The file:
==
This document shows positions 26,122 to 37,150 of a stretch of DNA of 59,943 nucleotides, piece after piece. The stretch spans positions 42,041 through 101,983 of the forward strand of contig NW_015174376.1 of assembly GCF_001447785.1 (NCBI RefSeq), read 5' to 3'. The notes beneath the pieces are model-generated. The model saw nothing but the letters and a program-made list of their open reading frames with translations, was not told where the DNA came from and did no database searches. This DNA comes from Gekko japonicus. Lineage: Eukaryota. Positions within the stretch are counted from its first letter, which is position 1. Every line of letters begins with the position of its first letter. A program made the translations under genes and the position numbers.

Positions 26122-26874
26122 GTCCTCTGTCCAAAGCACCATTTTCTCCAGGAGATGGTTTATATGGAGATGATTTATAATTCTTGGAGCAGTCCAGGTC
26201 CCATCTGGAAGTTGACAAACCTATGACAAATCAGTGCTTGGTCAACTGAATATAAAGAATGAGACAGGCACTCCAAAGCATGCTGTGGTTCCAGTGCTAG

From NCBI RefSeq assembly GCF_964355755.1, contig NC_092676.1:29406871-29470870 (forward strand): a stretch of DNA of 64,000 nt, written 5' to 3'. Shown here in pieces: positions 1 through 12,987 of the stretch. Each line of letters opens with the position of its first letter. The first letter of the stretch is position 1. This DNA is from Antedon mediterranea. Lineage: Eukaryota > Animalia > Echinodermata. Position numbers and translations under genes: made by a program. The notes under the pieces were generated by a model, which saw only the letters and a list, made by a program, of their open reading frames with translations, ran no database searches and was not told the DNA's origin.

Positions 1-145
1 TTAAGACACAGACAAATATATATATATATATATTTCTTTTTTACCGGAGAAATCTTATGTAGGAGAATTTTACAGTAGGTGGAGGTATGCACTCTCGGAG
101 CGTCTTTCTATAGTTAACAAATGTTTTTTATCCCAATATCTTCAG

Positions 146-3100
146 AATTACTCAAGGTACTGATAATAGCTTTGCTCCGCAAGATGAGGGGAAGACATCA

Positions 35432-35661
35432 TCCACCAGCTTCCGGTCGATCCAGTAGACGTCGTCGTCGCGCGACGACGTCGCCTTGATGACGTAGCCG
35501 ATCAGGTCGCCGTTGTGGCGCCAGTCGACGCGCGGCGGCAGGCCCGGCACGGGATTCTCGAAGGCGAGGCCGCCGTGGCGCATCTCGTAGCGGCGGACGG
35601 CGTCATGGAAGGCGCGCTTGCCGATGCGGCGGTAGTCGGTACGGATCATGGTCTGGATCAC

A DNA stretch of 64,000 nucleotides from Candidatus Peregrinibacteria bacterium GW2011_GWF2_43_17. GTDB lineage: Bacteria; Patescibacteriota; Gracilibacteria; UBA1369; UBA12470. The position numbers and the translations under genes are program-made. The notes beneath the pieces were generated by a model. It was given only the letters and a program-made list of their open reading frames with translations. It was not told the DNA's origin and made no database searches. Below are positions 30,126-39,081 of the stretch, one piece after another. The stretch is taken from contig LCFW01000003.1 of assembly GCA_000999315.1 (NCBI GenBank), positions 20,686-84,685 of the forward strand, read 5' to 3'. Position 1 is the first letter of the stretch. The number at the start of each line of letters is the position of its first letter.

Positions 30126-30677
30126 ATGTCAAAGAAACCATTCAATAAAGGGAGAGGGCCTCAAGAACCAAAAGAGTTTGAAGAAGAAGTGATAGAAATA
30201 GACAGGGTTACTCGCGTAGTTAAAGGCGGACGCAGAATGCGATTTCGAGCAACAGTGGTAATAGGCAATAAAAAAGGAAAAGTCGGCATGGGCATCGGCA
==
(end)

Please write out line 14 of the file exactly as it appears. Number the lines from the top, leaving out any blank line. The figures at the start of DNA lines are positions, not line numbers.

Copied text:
35601 CGTCATGGAAGGCGCGCTTGCCGATGCGGCGGTAGTCGGTACGGATCATGGTCTGGATCAC